Even as the debate over whether or not to extend tax incentives for solar power in the U.S. the country’s solar industry is preparing for its biggest quarter—ever. The third-quarter of 2015 is big, too, with the U.S. installing 1,361 megawatts of new solar photovoltaics across the country. But the fourth quarter could see more than 3,000 megawatts of new solar power coming online.
If the predictions are correct, that would mean the U.S. could install roughly 1,000 more megawatts in the fourth quarter than it ever has before. The previous high mark was the fourth quarter of 2014 when 2,208 megawatts of solar power was installed. The figures come from the latest GTM Research and Solar Energy Industries Association’s U.S. Solar Market Insight Report, Q3 2015, the quarterly and yearly report that tracks the progress of the solar industry across all sectors—residential, commercial and utility.
“This past quarter marked the calm before the storm,” said GTM Research Senior Solar Analyst Cory Honeyman. “The one-gigawatt mark for quarterly capacity additions will serve as a distant floor as project developers ramp up installations in the next five quarters before the planned step down of the 30 percent federal Investment Tax Credit (ITC).”
Looking ahead the report projects that the U.S. will install roughly 7,400 megawatts of solar in 2015. That’s 19 percent more than the 6,201 megawatts of photovoltaics installed in 2014. The utility-scale sector led the industry, accounting for 42 percent of all installations. However, the residential sector wasn’t too far behind, installing 41 percent of the solar power in the quarter—a year-over-year growth of 69 percent.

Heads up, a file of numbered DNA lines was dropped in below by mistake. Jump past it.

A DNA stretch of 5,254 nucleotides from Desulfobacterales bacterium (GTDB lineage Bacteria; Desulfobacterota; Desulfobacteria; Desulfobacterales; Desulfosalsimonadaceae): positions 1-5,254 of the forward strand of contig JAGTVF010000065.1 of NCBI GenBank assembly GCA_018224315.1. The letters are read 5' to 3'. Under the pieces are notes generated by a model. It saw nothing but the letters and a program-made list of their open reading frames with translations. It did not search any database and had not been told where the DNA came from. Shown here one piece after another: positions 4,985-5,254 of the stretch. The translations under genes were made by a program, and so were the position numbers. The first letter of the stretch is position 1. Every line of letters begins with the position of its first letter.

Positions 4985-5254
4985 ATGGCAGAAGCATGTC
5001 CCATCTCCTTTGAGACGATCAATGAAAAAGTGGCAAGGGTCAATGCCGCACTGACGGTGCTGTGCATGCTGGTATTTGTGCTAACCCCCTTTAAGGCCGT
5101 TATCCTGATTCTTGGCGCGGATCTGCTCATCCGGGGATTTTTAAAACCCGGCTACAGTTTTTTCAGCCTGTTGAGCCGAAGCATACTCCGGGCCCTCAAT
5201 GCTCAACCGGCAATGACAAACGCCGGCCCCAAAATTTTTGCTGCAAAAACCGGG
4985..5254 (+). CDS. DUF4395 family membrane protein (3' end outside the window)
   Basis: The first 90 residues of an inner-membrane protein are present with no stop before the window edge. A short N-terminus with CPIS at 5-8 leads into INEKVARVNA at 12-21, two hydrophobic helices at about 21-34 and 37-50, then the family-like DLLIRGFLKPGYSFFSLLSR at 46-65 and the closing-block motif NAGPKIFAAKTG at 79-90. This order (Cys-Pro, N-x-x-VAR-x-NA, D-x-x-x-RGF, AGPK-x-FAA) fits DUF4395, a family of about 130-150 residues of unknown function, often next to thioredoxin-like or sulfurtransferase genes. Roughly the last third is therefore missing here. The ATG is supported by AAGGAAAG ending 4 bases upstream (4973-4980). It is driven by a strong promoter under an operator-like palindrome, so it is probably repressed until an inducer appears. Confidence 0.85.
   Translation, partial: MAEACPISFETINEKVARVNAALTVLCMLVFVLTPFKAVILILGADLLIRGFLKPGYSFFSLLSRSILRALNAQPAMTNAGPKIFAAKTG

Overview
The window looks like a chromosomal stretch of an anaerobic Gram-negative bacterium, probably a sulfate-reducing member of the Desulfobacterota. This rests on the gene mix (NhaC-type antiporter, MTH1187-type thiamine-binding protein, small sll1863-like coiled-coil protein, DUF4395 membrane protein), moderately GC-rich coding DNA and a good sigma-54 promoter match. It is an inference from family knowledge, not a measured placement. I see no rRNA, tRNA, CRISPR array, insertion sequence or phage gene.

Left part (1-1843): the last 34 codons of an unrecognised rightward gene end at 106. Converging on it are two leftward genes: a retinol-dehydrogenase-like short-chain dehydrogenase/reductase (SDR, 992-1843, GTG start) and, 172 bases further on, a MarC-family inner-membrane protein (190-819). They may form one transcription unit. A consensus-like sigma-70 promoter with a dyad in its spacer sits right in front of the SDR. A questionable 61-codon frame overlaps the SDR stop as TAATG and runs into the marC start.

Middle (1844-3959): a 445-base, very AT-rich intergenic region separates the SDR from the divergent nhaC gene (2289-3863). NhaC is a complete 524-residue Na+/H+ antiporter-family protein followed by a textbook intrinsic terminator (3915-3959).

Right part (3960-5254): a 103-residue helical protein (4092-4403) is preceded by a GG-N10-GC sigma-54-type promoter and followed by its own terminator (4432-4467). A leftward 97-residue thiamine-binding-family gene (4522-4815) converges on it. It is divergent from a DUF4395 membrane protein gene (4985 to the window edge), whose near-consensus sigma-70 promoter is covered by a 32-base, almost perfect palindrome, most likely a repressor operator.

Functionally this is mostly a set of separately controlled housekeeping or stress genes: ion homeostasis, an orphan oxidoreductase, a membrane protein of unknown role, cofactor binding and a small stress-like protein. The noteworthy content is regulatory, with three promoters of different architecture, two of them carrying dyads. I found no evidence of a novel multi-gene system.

The new report also comes as Congress could end its session—without extending the ITC for solar power, which has helped spur growth in the industry (In fact, SEIA has set up a campaign to send your legislators a note asking them to extend the ITC. You can take action here: http://www.seia.org/solarisnow). When the ITC is reduced under current plans the residential solar ITC of 30 percent will drop to zero and the ITC for commercial solar will drop from 30 percent to 10 percent. That’s set to happen on Dec. 31, 2016. If the drastic cuts happen it could mean thousands or even tens of thousands of jobs lost across the country as the industry goes through a temporary stagnation.
“Year after year, we’re seeing the demand for solar energy in America skyrocket, and the benefits that brings to both our nation’s economy and environment are staggering,” said Rhone Resch, SEIA President and CEO. “As we gear up for what’s expected to be an unprecedented year for our industry, and nation, this report reveals just how important it is to maintain smart, effective, forward-looking public policies, like the ITC.”
Right now, however, things are looking much better for the industry. The report found that it’s the eighth consecutive quarter in which the U.S. has installed more than a gigawatt (1,000 megawatts) of PV capacity.
If trends continue as expected, GTM and SEIA anticipated that by the end of 2016 the U.S. will have 41,000 megawatts of installed solar power. That’s more than double the 18,300 megawatts of solar power installed in the U.S. at the end of 2014.Tweet